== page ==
By Anthony Stavrinos
Introducing Faisal Faisal – he’s just turned 25,
completed business studies in Australia and is vying to become the
first ever Iraqi to compete at the Winter Olympics, in Torino next
Faisal’s quest to represent Iraq at the Winter Olympics began after he
watched the 1998 Nagano Games on television and, disappointed at the
absence of an Iraqi flag at the Opening Ceremony, vowed to represent his country.
Since then he’s
encountered numerous setbacks when he unsuccessfully tried his hand at
a number of winter sports, including alpine skiing. Faisal claimed one Australian sports administrator promised training
and accommodation at a Thredbo skiing facility, but when he arrived he
found that because he was a beginner, he was not welcome in classes and
had no place to stay.
He then decided to pin his hopes on Skeleton – a sport in which competitors
drive a sled in a head-first position down
an ice track at high
speed – but he
says Australian officials declined to help. He got some help from Poland, and then – in Faisal’s biggest coup to date – from
the USA, through the United States Olympic Committee
The USOC invited him to train and compete in America Cup Skeleton
tournament – where Faisal put in a better than expected performance coming 30th out of 37 – after he contacted the US Bobsled
and Skeleton Federation.
Last weekend Faisal departed
for Salt Lake City for training. To qualify for Torino he needs to compete in the Challenge Cup
tournament in Germany next January and to finish with an individual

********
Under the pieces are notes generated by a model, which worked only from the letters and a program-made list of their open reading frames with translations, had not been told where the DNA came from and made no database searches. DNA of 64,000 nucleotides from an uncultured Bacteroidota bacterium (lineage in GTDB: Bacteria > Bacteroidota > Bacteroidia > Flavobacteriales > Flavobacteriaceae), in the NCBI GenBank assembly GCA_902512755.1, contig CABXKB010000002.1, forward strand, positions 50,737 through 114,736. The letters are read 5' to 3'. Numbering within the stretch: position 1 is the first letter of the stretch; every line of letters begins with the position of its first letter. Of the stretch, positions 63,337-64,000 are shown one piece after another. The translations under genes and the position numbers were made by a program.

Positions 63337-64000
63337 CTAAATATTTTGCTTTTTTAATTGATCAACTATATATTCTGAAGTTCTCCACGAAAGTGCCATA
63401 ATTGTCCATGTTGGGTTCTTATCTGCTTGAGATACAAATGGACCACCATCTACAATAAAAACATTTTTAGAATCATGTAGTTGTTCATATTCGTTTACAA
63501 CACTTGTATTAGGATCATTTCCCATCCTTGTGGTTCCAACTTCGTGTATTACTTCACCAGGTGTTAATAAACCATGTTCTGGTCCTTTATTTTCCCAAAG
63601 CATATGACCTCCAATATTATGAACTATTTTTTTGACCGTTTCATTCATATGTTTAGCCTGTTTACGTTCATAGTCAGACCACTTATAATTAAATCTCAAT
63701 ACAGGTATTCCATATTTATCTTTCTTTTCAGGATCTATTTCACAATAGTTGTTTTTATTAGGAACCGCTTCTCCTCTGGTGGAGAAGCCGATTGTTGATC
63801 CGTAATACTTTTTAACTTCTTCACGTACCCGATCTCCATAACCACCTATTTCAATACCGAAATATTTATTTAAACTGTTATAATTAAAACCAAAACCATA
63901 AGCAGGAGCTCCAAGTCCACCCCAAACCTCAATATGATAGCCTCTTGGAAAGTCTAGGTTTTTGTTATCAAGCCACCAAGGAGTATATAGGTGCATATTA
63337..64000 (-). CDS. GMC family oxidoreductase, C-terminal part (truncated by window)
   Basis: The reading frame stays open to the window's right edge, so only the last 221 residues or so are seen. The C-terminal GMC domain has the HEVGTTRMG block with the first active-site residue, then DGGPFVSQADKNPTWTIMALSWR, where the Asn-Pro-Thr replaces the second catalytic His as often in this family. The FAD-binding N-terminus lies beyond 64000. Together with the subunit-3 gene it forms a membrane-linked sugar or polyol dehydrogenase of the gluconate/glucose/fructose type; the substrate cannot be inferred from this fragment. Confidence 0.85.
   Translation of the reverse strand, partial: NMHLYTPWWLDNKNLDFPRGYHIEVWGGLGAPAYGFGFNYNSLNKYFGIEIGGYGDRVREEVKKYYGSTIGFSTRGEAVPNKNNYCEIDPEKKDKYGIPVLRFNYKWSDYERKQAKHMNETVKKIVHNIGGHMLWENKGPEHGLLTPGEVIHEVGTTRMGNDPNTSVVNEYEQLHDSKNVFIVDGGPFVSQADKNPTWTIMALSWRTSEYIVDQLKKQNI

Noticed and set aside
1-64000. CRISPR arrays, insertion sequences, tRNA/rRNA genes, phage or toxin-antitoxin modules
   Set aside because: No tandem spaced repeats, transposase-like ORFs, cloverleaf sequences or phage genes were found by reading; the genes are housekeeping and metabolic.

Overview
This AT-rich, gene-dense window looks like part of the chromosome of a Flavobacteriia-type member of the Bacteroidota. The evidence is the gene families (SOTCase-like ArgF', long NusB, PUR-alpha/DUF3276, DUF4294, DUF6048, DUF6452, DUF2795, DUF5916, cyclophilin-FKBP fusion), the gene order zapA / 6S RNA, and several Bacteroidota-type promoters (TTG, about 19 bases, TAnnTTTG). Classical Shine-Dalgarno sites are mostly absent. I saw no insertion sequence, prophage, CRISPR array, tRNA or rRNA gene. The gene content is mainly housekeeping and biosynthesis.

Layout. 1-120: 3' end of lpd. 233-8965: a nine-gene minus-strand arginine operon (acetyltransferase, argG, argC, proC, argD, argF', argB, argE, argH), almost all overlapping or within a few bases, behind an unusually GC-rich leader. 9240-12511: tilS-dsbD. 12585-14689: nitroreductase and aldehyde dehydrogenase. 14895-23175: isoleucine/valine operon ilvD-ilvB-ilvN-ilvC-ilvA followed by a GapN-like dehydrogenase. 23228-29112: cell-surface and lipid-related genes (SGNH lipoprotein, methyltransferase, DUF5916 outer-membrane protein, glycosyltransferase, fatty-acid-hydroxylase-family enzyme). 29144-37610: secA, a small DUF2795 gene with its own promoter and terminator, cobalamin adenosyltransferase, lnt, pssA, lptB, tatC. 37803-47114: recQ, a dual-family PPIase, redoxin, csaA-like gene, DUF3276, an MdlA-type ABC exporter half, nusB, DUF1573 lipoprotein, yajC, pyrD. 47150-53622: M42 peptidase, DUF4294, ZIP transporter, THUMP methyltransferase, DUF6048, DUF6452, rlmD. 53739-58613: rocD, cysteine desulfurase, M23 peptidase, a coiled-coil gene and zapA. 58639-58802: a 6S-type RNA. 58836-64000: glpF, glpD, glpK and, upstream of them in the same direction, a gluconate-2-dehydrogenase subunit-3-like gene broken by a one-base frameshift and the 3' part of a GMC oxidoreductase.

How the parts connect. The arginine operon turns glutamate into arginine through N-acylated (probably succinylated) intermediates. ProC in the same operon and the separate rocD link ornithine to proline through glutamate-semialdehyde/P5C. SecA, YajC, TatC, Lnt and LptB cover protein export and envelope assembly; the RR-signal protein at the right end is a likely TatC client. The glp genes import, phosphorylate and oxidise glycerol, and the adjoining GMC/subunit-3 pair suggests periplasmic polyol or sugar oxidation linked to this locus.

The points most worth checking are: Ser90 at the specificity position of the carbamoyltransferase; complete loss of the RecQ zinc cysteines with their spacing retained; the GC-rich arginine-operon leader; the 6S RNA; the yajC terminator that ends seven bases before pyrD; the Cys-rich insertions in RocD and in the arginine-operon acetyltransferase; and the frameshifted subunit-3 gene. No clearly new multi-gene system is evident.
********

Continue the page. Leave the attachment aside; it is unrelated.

ranking in the top eight. But how he will get there has not yet been resolved, with Iraq’s
national Olympic committee still seeking affiliation with
Skeleton’s world governing body, the FIBT.
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Frustrated by politics and administrative incompetence, Faisal has issued a personal appeal to Olympics boss Jacques Rogge.
“Mr Rogge, this is not about one individual athlete’s dream and
struggle to participate in the Olympic Games,” he said. “This is about my nation’s struggle and our desire to take new steps to
develop, despite the setbacks we have suffered through war and
“I believe you would be among the first to understand the significance
of Iraq’s participation in the next major Olympics event. Iraq’s sport
and Olympics community need your helping hand now.”
Faisal shuns talk of a wildcard entry to compete in Torino next
February because he wants to be included on merit. In an effort to
rally support he’s engaged Australian PR man Nicholas Karandonis and so
far he’s appeared on Seven news and Nine’s Today show.